Olive Kitteridge by Elizabeth Strout won the Pulitzer Prize for fiction in 2009–and it’s been on my to-read list for years. It is a collection of 13 non-linear short stories set mostly in Crosby, Maine. Many of them are about Olive Kitteridge, a retired teacher, or she plays a peripheral role in the story and the reader has the opportunity to see her from a different vantage point. As a writer, I love the idea of short stories, but as a reader I often struggle with them: just as soon as I’m invested, it’s over. Strout, though, won me over. These short stories seems to capture deeply human, often everyday-type moments; they stand alone and left me stunned (Incoming Tide may be the best short story I’ve ever read). Most of all, I loved the complex character of Olive herself: often deemed difficult and unlikable, and yet usually fully aware of and accepting of it, and rarely tries to correct misunderstandings, no matter how deep they may be. (Also, did you read the article The Insults of Age by Helen Garner? I found it brilliant and was reminded of Olive.)
I also recently finished Roxane Gay’s essay collection Bad Feminist, which was a sharp, poignant collection that invites readers to read all kinds of texts and the world around them with a more nuanced, aware eye, especially in terms of race and gender. It deserves its own post, but there was one essay that reminded me so much of Olive called Not Here to Make Friends, where she addresses the issue of likability in characters (and makes amazing references to Sweet Valley High and Little House of the Prairie, among others). She says: “I want characters to do the things I am afraid to do for fear of making myself more unlikeable than I may already be. I want characters to be the most honest of all things–human,” (86).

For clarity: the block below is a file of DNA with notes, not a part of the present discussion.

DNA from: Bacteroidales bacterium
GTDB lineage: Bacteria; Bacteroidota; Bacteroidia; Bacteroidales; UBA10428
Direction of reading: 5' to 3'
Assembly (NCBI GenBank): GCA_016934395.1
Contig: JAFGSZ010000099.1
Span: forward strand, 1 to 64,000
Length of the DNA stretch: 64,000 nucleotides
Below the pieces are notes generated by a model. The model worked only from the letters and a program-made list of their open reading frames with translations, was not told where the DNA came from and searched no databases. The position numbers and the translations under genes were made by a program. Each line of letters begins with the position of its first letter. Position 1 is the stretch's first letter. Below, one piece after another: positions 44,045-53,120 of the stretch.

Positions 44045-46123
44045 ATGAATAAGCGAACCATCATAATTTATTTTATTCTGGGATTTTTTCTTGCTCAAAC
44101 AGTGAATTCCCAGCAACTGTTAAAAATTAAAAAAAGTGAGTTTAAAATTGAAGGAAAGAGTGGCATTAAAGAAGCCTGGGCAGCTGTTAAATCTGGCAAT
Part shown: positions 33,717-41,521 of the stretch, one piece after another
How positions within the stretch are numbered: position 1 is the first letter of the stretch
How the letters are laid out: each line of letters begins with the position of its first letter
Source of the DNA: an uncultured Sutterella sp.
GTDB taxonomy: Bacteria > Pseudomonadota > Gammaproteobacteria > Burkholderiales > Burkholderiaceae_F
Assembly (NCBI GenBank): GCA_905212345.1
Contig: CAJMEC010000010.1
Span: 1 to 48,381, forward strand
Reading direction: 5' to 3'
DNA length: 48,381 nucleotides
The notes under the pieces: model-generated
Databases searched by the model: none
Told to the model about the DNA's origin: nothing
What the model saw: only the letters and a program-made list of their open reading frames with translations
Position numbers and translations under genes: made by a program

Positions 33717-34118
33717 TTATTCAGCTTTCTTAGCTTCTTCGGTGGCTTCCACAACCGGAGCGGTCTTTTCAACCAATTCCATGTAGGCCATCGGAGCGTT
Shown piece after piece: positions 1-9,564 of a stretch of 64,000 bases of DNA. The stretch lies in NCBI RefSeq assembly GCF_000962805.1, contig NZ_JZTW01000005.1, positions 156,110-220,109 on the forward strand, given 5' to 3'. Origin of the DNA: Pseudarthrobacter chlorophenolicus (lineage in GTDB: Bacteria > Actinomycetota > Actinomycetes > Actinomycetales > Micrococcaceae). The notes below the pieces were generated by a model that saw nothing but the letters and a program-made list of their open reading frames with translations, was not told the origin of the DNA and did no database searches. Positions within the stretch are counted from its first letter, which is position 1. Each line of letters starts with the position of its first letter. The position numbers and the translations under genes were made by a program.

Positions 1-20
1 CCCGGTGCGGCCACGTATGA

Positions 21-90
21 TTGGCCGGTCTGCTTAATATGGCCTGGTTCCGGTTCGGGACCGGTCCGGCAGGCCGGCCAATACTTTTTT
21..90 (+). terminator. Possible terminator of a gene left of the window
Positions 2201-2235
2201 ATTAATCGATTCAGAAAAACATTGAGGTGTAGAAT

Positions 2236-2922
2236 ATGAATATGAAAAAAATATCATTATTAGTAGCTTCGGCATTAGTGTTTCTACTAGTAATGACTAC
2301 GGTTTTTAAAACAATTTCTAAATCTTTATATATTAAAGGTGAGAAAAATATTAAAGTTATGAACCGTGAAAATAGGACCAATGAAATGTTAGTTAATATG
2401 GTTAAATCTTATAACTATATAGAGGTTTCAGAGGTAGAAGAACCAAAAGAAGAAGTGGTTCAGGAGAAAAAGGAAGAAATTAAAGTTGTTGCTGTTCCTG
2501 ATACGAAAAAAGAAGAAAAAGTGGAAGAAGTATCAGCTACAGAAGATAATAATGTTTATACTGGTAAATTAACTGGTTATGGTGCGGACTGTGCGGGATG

On days where I think I’m going to lose it because I hang out with 100 (also brilliant, also creative, also hilarious, also inspiring) 8th graders every day, I remind myself of the human factor. They are 13. It’s often easier for me to extend grace to them because of their age. But. I also need to extend this grace to myself: I, too, am human. And, so is the guy playing his video game loudly on the train. So are all the other people. And that is what Strout was able to deliver in her book: Olive Kitteridge is utterly, heartbreakingly human. And I love her.
Sadly and somewhat embarrassingly, the push to finally read Olive Kitteridge was that I heard such incredible things about the HBO miniseries. It is rare to find book-to-screen adaptations that seem to capture just what the author intended (Harry Potter and Perks of Being a Wallflower are the only other two that come to mind), but this one was absolutely brilliant. The artistry and weight of small details was astonishing and Frances McDormand was stunning in her portrayal of such a complex character. It helped me further unpack, with the help of Roxane Gay, this idea of likability, and perhaps moreover to embrace the beautiful messes.